The trade deficit between China and the US is a little bit more complex than simply comparing import and expert, says financial expert Sara Hsu to the CGTN. It starts with American companies making a profit by manufacturing in China and then exporting it to the US. And then goes on. Reducing the trade deficit might not be straightforward.
China’s massive One-Belt, One-Road program has often been compared with the US Marshal plan after the Second World War. Keen to reap the benefits, risks have also been highlighted, writes financial analyst Sara Hsu at Capital Watch. US investors like Marc Merlino, head of Citi’s global subsidiaries group started to explore the field, she writes.
Rebuilding war-torn Syria might cost around US$250 billion and China raised its hand to participate. Financial analyst Sara Hsu figures out what it behind that offer, while the rest of the world tries to steer clear from Syria, for Triple Crisis. China sees some clear interests, she writes.
US president Donald Trump has been going aggressively after China as a trade partner. But is it working? Political analyst Sara Hsu does not think so, she explains in Forbes.”From the Boston tea party to the Smoot Hawley tariffs imposed during the Great Depression, protectionist measures have always imposed far higher costs than benefits.”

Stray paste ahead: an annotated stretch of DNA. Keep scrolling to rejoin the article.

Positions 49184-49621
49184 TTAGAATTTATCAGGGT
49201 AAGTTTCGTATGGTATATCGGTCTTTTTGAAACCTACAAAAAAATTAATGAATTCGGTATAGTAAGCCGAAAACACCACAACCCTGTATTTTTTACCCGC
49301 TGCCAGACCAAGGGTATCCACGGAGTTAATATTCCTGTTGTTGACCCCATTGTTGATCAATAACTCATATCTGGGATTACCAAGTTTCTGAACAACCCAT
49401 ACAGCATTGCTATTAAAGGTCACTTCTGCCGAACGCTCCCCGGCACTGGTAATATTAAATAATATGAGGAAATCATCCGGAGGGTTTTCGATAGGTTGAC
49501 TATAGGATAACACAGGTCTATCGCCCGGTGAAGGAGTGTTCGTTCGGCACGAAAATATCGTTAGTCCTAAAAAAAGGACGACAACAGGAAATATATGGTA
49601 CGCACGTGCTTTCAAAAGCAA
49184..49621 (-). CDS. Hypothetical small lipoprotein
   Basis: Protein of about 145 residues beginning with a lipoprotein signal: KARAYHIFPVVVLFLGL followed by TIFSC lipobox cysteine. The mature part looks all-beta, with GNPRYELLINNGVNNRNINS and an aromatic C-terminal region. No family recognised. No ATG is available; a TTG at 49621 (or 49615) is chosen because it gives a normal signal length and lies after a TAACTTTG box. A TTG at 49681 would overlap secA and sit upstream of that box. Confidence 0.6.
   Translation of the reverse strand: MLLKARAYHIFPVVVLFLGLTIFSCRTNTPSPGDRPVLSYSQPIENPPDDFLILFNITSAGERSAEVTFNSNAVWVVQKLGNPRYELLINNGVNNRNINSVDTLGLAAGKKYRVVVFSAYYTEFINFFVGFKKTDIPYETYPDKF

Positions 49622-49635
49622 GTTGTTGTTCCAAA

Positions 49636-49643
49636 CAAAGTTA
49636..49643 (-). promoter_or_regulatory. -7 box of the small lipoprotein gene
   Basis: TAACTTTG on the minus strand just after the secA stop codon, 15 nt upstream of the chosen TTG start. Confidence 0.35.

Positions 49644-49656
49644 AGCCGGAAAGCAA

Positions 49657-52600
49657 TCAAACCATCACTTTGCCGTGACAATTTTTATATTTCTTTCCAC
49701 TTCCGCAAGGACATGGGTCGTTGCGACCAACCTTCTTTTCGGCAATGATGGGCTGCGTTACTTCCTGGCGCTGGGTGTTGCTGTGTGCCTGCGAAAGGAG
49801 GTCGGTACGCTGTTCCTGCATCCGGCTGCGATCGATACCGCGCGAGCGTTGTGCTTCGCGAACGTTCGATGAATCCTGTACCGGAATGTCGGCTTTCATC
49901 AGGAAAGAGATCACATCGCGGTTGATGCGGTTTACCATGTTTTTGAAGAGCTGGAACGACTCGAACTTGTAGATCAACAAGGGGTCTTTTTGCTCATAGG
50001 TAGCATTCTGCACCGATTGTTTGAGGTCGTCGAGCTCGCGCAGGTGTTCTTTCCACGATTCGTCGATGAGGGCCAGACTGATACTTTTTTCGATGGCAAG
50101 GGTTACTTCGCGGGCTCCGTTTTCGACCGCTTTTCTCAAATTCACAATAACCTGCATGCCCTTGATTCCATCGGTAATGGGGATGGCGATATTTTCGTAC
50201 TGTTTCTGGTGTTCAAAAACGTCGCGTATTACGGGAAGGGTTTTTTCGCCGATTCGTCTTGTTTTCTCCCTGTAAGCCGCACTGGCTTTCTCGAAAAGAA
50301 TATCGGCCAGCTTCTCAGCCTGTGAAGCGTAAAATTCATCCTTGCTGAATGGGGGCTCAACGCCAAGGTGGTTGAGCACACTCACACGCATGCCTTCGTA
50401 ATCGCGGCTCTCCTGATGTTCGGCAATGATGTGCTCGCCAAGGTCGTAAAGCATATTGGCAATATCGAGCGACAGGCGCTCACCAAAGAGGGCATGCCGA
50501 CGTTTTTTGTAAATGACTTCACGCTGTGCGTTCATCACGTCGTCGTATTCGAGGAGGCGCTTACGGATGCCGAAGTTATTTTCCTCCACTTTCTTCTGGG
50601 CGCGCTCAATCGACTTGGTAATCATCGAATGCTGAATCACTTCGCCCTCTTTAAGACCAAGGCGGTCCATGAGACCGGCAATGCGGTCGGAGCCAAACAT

China might have announced drastic reform of its government, state-owned companies are still lagging behind in reforms, argues financial analyst Sara Hsu. Because their access to state funding is unlimited, they keep on creating new debts and have little incentive to improve efficiency, says Sara Hsu at CGTN.
China’s close to one trillion US dollar investment program One Belt, One Road (OBOR) is facing serious pitfalls that could stop it from succeeding, writes financial analyst Sara Hsu in the Huffington Post. Insufficient due diligence is just one of a range of potential barriers, she writes.
US president Trump called China a currency manipulator and announced a 45% import tax on Chinese goods during his election campaign, but instead came up with a 100-day plan to work out friendly relations. Political analyst Sara Hsu discusses how the 100 day plan is developing, and why Trump changed his viewpoint.